NATO reveals how it will operate in outer space
NATO will consider an attack against a member country's assets in space as an assault on the alliance, and such actions could lead to a coordinated armed response from all members if necessary, according to NATO's first formal, public space policy released Monday.
Why it matters: The policy reflects the increasing importance of space to more countries. It also normalizes NATO's intentions in space as China, Russia, India and other countries push forward on their science and military ambitions in orbit and beyond.
- It is being published roughly two months after Russia endangered the International Space Station and its crew by testing an anti-satellite weapon against one of its defunct satellites and amid heightened tensions between Moscow and NATO from the crisis over Ukraine.
Details: The policy expands on NATO's 2019 classified space policy and a communique released by the heads of member states last year, which said an attack against one member in space will be considered an attack against all.
- The new policy from NATO goes further and defines its key roles in space, including coordinating allies' space capabilities to help NATO's deterrence and defense efforts in other operational domains: land, maritime, air and cyberspace.
- It includes a list of principles and tenets the alliance seeks to uphold in accordance with international law, including that the use of outer space for peaceful purposes is in the common interest of all nations and that no country can claim space as its own.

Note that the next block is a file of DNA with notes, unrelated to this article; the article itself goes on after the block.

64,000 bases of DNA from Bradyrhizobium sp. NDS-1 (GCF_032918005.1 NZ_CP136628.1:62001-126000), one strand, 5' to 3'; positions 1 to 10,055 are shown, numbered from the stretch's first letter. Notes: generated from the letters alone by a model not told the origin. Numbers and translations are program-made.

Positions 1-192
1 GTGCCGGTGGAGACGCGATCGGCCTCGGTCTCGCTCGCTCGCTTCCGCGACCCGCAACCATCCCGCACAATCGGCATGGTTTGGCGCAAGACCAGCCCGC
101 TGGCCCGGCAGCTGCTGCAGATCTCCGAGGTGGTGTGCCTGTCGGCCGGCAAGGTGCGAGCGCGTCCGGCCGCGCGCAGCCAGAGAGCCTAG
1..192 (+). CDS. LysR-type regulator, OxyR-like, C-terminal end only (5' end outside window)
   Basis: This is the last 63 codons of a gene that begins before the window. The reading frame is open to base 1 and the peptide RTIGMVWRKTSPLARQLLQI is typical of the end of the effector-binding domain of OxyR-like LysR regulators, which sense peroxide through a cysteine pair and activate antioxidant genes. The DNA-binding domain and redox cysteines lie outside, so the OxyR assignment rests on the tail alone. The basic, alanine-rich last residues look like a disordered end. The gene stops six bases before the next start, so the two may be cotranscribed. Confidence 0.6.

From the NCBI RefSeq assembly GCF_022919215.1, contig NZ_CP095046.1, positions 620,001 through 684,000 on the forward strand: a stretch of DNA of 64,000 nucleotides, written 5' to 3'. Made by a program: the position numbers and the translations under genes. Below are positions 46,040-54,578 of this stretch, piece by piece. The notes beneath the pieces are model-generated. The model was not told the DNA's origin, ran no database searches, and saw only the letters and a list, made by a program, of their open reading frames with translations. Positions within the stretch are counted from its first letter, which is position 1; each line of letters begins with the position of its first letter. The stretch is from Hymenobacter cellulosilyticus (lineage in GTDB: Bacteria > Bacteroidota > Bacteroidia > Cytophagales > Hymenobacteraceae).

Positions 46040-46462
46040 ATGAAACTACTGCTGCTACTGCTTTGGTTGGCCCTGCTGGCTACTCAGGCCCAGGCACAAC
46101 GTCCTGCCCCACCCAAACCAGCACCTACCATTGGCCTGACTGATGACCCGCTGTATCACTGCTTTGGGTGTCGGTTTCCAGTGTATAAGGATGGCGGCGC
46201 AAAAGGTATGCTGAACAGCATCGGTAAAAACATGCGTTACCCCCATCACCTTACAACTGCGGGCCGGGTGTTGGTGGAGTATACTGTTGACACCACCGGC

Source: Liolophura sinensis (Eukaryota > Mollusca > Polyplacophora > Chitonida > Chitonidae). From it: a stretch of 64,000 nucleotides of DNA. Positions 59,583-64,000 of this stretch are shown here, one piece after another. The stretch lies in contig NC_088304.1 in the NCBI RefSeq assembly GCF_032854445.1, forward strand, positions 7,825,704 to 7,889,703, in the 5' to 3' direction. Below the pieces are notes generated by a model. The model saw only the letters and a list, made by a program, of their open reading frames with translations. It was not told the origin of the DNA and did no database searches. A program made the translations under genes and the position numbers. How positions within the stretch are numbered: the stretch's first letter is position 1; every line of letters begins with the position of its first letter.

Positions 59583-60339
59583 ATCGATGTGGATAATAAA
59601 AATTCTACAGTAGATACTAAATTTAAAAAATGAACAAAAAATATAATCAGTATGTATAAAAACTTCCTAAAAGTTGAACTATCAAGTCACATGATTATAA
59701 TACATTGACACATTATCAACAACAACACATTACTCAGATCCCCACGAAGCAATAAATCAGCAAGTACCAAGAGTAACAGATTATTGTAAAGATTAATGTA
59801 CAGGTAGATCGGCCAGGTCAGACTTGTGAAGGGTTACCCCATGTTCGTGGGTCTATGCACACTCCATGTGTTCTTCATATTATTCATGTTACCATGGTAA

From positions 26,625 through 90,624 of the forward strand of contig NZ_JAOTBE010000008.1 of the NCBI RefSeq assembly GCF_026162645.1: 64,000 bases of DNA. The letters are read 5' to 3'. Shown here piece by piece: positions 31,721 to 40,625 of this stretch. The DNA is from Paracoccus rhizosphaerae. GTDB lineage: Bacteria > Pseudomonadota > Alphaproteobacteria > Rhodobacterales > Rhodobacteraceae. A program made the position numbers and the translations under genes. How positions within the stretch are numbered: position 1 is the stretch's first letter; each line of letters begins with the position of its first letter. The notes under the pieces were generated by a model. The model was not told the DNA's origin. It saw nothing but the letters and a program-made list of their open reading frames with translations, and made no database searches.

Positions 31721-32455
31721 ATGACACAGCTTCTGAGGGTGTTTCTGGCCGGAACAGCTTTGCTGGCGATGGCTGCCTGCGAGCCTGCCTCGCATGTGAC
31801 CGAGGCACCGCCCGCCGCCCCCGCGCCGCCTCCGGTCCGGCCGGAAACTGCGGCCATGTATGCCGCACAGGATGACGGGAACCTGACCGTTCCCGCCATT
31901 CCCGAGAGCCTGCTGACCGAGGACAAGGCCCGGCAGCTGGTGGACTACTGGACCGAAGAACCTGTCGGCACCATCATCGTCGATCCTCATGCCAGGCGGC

- Of note: NATO said it is not aiming to become "an autonomous space actor" with its own capabilities but will rather rely on member countries that voluntarily provide "space data, products, services or effects that could be required for the Alliance’s operations, missions, and other activities."
What they're saying: NATO has yet to define what constitutes an attack, says Kaitlyn Johnson, a space policy expert at the Center for Strategic and International Studies.
- It's unclear how it would respond to forms of satellite warfare that temporarily disable or blind targets without permanently damaging them.
- "They're restating that there's a connection to Article 5 and Article 6, but reading that and interpreting it, we as the public don't know how serious this is, or where are these redlines," she said. "I think the alliance is intentionally being vague about this to leave its options open."
- Johnson added that NATO's commitment to rely on allies' space capabilities is notable, considering it was one of the first entities to deploy strategic satellites starting in the 1970s.
The big picture: Militaries around the world have already become reliant on space-based technologies, and increased competition in space may pressure more countries to pursue or improve their anti-satellite weapons in order to dominate their enemies or deter attacks on their satellites or private industries.